How Math Beat Rubio

Eighty-nine percent of the votes cast for the Florida senator in Texas were useless.

A bottle of water waits on the candidate's footstool before the arrival of Marco Rubio at his Super Tuesday campaign rally in Miami, Florida. (Carlos Barria / Reuters)

As polls closed on Super Tuesday, Donald Trump and Ted Cruz were the only candidates worth discussing. Trump's seven-state win—and his raucous speech-meets-press conference, haunted by the specter of Chris Christie—carried the news, while Cruz’s more modest showing earned him network coverage of his victory speech and an interview with Wolf Blitzer.

Marco Rubio, on the other hand, was off TV for most of the night. If not for a last-minute win in Minnesota, he'd be firmly in the also-ran column with John Kasich and Ben Carson. He now trails Trump and Cruz in delegates by a wide margin.

Not so good for the guy who many pundits reckoned to have the best chance to beat Trump. How-the-mighty-have-fallen is one of the most reliable tropes in American politics, and so it's easy to write off Rubio's thrashing as regrettable, but probably well-earned. You had your shot, Marco; quit complaining.

But the truth is that Rubio didn't deserve this.

By all accounts, it appears he finished a respectable third nationwide. Real Clear Politics calculates he won 22 percent of the Super Tuesday vote, compared to 30 percent for Cruz and 35 percent for Trump. But somehow Rubio ended up with just 17 percent of the delegates.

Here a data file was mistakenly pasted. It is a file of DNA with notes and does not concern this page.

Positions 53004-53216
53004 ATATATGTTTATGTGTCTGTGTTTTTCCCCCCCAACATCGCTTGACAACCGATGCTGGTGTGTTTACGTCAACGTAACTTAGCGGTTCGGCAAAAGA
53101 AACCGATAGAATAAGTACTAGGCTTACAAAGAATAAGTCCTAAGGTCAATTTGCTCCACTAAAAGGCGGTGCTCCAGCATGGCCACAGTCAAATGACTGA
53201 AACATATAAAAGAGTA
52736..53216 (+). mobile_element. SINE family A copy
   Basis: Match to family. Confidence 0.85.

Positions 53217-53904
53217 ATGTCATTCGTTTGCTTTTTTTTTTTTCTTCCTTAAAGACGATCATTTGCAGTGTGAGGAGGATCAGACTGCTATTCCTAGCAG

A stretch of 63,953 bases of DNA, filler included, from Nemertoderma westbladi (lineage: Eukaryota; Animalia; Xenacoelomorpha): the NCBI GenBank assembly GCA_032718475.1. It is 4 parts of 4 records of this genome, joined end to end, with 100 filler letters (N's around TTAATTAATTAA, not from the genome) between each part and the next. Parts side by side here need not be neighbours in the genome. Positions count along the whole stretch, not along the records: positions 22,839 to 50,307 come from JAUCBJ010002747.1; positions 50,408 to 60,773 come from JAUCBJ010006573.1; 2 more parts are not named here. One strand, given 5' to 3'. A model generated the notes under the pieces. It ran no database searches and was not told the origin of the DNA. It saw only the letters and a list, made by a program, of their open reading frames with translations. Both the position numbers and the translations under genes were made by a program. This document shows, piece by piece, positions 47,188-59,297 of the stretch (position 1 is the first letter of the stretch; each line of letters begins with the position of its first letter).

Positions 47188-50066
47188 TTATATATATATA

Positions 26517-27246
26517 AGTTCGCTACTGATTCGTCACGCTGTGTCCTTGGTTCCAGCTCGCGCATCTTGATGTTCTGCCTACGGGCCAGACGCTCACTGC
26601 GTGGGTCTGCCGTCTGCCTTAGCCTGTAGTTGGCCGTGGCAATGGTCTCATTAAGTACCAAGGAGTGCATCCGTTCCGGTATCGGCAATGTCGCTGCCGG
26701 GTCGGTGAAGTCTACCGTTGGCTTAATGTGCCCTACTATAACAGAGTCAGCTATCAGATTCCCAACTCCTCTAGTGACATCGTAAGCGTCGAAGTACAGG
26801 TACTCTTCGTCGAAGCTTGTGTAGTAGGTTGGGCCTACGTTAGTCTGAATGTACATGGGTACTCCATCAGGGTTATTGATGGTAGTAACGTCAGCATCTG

The trouble, as I've written before, lies in the delegate math. Take Texas, where he finished in third place with 18 percent of the vote. In a truly proportional system, that would entitle him to around 26 delegates—more than he picked up over the four previous primaries combined.

Instead, he got three.

Some of the blame for that goes to Texas's statewide cutoff, which requires a candidate to receive 20 percent or more of the vote before they can grab any of the state's 47 at-large delegates. That's damaging enough, and relatively widespread among Super Tuesday states, but you can see the logic. It forces candidates to demonstrate that they can appeal to a substantial chunk of the state’s overall electorate.

The same rules apply to the other two-thirds of the delegates, who are awarded based on the tallies in each congressional district. In Texas, candidates can claim a maximum of three delegates per district, for a total of 108.

But here's the wrinkle: Even if candidates get more than 20 percent in a particular district, Texas only awards delegates to the top two candidates. If they’re in third place, they get nothing.

That's exactly what happened to Rubio. In six districts, he passed the 20 percent threshold but still trailed second-place Trump, often by less than 2 percent. Accordingly, he got nothing. In the end, he won his three delegates from three different districts, each time narrowly beating Trump for that coveted second slot.

All this can seem like small potatoes. But 502,000 people voted for Marco Rubio in Texas. Only 54,000 of them lived in districts where he won a delegate. The other 89 percent of his supporters? Their votes were useless.

And if that doesn't scare you, consider that Alabama and Georgia had nearly identical rules. Oklahoma and Tennessee had different cutoffs, but essentially the same system.

Only Virginia employed a truly proportional system of allocation. And it’s not coincidence that it’s where Rubio claimed his largest share of delegates on Tuesday night.